Any other business

Rona Fairhead will be good for the BBC – but who was so keen to nobble her rival?

Plus: Another good job for a mother of three, and the battle of Boris Island

6 September 2014

9:00 AM

6 September 2014

9:00 AM

Hats off to Rona Fairhead, the former Financial Times executive who will succeed Lord Patten as chairman of the BBC Trust. It requires a brave spirit to take on this poisonously politicised role — and Fairhead starts with the disadvantage that everyone thinks they know the roll call of candidates who might have been preferred but declined to apply, including her own former boss Dame Marjorie Scardino, for whose job as head of Pearson, the FT’s parent, Fairhead was passed over last year. But a mole tells me she’s ‘as steely as she’ll need to be’; and leading ladies of the non-executive circuit (she’s on the boards of HSBC and PepsiCo) are also full of praise, though one says: ‘She must like stress.’

Meanwhile, a subplot of this selection was the treatment of current BBC Trust member Nick Prettejohn, a respected City figure who was named in July as the shortlist’s last man standing — the Prime Minister having let it be known he would prefer a woman to win. Prettejohn’s candidacy was torpedoed by a Mail on Sunday article headed ‘Osborne adviser… linked to far-right group’ over a picture of him, as a Balliol undergraduate in 1980, attending an event of the Oxford University Monday Club (then a Tory party offshoot) at which attendees made Nazi salutes and shouted ‘Sieg Heil’. Though ‘there’s no suggestion Prettejohn engaged in or condoned’ these drunken antics, said the Mail, ‘political opponents’ claim Monday Club support later helped him win the Oxford Union presidency.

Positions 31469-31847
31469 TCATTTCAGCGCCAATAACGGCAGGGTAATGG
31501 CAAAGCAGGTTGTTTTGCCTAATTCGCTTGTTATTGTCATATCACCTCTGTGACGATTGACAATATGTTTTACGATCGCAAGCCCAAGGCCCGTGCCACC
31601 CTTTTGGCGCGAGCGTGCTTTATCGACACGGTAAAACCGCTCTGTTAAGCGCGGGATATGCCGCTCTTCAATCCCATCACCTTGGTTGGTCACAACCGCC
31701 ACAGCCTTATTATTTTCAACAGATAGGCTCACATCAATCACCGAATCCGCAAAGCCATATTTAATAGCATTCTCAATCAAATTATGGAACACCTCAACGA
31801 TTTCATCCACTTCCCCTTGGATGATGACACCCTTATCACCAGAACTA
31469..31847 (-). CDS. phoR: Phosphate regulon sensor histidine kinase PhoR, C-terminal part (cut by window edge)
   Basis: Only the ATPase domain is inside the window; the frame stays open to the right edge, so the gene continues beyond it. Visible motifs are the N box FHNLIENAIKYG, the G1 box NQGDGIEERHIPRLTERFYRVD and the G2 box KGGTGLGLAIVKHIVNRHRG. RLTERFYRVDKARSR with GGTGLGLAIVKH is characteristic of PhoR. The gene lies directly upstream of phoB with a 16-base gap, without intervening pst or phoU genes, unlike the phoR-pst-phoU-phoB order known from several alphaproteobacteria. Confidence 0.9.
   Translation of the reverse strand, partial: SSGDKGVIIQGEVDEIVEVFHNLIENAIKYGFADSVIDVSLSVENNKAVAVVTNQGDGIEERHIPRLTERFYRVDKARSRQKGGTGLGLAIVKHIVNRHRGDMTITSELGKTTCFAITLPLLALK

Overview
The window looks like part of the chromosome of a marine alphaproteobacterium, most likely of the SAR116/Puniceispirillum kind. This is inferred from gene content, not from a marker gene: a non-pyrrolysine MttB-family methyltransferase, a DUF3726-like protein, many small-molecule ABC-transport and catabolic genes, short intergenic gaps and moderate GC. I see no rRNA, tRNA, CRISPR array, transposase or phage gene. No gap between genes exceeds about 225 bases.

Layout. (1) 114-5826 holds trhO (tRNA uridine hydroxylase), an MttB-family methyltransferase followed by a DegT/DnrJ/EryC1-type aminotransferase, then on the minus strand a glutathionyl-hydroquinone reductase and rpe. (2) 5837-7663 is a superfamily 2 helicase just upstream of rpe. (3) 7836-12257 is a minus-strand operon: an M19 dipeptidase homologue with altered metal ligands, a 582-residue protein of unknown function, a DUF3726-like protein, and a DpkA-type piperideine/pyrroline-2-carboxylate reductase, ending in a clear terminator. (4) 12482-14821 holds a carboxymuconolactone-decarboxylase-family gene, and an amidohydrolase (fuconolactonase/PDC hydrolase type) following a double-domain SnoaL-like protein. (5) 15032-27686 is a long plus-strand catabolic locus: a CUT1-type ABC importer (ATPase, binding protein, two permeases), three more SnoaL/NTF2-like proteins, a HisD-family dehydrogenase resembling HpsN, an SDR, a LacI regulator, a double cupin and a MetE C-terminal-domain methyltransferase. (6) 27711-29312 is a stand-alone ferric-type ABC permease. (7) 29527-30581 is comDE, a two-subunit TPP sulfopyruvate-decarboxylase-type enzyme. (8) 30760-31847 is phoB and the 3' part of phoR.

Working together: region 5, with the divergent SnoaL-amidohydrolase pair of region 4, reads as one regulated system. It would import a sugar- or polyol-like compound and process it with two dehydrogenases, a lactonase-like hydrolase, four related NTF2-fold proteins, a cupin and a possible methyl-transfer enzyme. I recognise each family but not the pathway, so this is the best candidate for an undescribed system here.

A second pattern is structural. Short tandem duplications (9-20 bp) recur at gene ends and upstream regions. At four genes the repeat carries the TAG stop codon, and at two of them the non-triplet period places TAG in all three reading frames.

I have a close view of Prettejohn (who is a director of Lloyds and chair of its Scottish Widows arm) as a governor of the Royal Northern College of Music, which he also chairs. He is thoughtful but decisive, combining business rigour with creative empathy — attributes ideal for the BBC. His politics seem liberal-minded but are not strongly expressed; his ‘Osborne adviser’ role, on a City panel, was not a close one. He is an able man with an appetite for public service, and he should have a couple of big jobs ahead of him — if his profile has not been blighted for ever. I’m wondering what machination of Downing Street and BBC politics, combined with old Oxford grudges, required him to be quite so brutally knocked out.

Mothers of three

I notice that when Paddy Power was offering 6-4 on Prettejohn for the BBC, it also had Rona Fairhead at 11-10 to succeed Sir David Walker in the Barclays chair at the end of the year. That’s a race in which, for historic personal reasons, this column takes an obsessive interest each time it comes round. My own odds for the job must now be very long, and it was here you read the suggestion that my former employer should shake the tree next time by picking an all-women shortlist, preferably ‘no-nonsense mothers of three’. That happens to be a precise description of Rona Fairhead, who has already been a runner-up (to Lord Blackwell) for the Lloyds chairmanship. But she surely can’t preside over the Beeb and Barclays at the same time; the bank’s deputy chairman, CBI president Sir Mike Rake, has ruled himself out; and my previous tip Dame Alison Carnwath has yet to declare. So come on, girls, pick up the phone to the headhunters: this prize is still for the taking.